Are you really getting what you paid for?
ne of the major points of high-end food tends to be its presentation. After you get to a certain point, there’s no real way to make the food actually taste better, so other things are done to make it seem more appealing, even though these efforts on presentation have no affect on the taste of the final product. So here, the customer ends up paying more for getting a better show and presentation, but not really much better in terms of the actual dish.
his type of thing happens because we have this false assumption that the more expensive that something is, the better it is. While this can be true up to a point, there is a plateau at which there really isn’t any way to get a better quality out of what you are making. For example, if you have the same ingredients that go into a dish, and two different chefs prepare it perfectly, what do they do in order to get you to come to their restaurant? One of them may decide to go for a fancy presentation, while the other may decide that the food doesn’t need the extra presentation. The one with the fancy presentation is going to cost more, since truffles don’t simply grate themselves. Ultimately, however, you end up with two perfectly good dishes at different price points. One may give you one big slice of cake, while the other may take the same slice, but cut it up into tiny pieces arranged on the plate with a little swirl of chocolate sauce around it. Everyone has their own preference, and sometimes people zwill pay extra for the presentation because they like it.
You see a similar thing when it comes to lenses - many places have the same input, same machines, and same processes, yet some charge way less than others. This happens not because there is something ‘wrong’ with the lenses that cost less, rather it is because they are usually not adding extra ‘fluff’ in their presentation. When we’re talking about a special dinner out, this extra fluff can be a nice touch. When we are talking about cost-effective products for your business, however, the cost of the extra fluff can really add up quickly. In these situations where the bottom line is important, it’s necessary to ensure that you’re really getting as much cake as possible for your dollar. This isn’t about going in and buying all the day-old, stale product that nobody wants just because it’s cheap. The important thing to stress here is not that you settle for a lower standard of product, but that you consistently get what you need without all the extras that you would otherwise pay for with a higher price point.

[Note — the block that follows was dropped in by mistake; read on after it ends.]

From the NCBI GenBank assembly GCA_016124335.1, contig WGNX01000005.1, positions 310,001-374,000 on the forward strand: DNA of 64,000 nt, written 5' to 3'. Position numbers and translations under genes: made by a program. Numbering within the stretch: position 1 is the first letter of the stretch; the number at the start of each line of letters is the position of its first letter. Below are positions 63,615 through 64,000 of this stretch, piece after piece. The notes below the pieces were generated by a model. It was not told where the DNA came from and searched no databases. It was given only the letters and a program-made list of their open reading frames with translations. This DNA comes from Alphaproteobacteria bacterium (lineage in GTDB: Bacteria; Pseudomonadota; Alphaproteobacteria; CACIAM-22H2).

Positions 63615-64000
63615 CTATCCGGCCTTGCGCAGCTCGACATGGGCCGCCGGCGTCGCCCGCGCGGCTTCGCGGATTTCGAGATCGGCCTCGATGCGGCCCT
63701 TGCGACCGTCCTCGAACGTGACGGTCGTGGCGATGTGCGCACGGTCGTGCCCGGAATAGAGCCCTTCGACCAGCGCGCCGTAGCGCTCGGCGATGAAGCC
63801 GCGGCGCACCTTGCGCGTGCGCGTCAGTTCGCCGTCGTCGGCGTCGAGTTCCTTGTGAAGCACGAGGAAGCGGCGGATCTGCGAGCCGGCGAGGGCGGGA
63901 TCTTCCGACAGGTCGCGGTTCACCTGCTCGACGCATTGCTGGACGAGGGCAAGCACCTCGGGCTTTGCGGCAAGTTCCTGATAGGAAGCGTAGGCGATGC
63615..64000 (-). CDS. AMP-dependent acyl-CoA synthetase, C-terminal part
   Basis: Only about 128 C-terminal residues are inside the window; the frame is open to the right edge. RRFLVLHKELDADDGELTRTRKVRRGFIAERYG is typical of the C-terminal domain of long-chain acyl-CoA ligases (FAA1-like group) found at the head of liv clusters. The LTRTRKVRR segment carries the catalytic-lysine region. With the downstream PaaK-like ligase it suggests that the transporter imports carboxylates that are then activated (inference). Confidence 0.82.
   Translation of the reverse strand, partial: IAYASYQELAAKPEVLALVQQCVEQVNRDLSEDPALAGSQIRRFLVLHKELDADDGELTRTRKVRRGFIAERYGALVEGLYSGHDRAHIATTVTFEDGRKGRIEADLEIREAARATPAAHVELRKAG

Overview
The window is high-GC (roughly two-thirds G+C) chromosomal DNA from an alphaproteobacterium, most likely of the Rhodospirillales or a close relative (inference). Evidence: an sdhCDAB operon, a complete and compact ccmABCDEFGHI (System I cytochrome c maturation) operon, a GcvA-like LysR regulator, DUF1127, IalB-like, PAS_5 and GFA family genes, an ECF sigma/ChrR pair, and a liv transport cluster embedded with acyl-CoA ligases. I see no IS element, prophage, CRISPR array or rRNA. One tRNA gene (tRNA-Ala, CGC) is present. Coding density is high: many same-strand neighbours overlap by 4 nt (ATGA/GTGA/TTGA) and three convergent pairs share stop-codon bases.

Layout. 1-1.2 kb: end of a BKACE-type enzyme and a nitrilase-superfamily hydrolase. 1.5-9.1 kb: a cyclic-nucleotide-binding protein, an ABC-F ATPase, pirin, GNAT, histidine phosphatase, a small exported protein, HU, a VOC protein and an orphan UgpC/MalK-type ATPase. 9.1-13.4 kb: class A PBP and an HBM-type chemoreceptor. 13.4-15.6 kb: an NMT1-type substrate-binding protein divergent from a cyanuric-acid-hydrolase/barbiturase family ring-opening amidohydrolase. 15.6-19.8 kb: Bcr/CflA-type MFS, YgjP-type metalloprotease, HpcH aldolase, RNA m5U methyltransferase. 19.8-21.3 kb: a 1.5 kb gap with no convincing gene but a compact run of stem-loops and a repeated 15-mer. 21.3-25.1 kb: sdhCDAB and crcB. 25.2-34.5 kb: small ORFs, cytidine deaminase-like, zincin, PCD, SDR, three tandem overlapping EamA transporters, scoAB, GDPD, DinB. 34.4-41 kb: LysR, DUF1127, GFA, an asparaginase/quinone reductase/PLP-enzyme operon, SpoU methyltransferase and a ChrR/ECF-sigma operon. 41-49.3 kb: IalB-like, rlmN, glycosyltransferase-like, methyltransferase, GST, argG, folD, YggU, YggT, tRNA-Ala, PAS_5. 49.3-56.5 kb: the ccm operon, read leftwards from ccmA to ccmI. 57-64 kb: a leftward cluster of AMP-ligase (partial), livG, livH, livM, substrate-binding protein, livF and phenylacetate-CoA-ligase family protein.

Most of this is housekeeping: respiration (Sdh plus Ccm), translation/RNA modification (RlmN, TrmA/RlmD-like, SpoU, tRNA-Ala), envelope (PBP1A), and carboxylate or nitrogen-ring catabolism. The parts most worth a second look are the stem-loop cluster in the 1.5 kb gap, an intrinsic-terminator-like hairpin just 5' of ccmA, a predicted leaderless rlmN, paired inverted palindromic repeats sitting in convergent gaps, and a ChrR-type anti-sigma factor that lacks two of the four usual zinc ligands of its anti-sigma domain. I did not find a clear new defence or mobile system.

The major reason for a perceived ‘lack of quality’ at lower price points can often be because those with a higher price point are going to tout how much better they are as a matter of course. They have to be better, otherwise the higher price doesn’t seem justified. So, either they need to be seen as ‘better’, or the guy with the lower price has to be ‘worse’ or something has to be ‘wrong’ with whatever he is selling. That’s how it goes in any business. If the guy that was more expensive came out and said “Our product is the same as the other guy - but our sales rep buys you cake (or bagels, donuts, etc.) every six months, so that’s why we charge 40% more,” then you probably wouldn’t buy their products. You can buy a lot of cake with the difference in price, and you can make sure you get the kind you actually like that way, as well. As nice as that personal experience is of getting that cake delivered, however, you need to decide if that’s actually worth the cost from a business perspective, and not a personal one. What you need to decide, the next time you have a piece of metaphorical cake for your business (like regular cake, just non-existent and zero calories), is whether you get anything out of paying extra for one piece that gets delivered to you on a silver platter, or if you’d just rather go to the bakery and get a whole cake for the same price.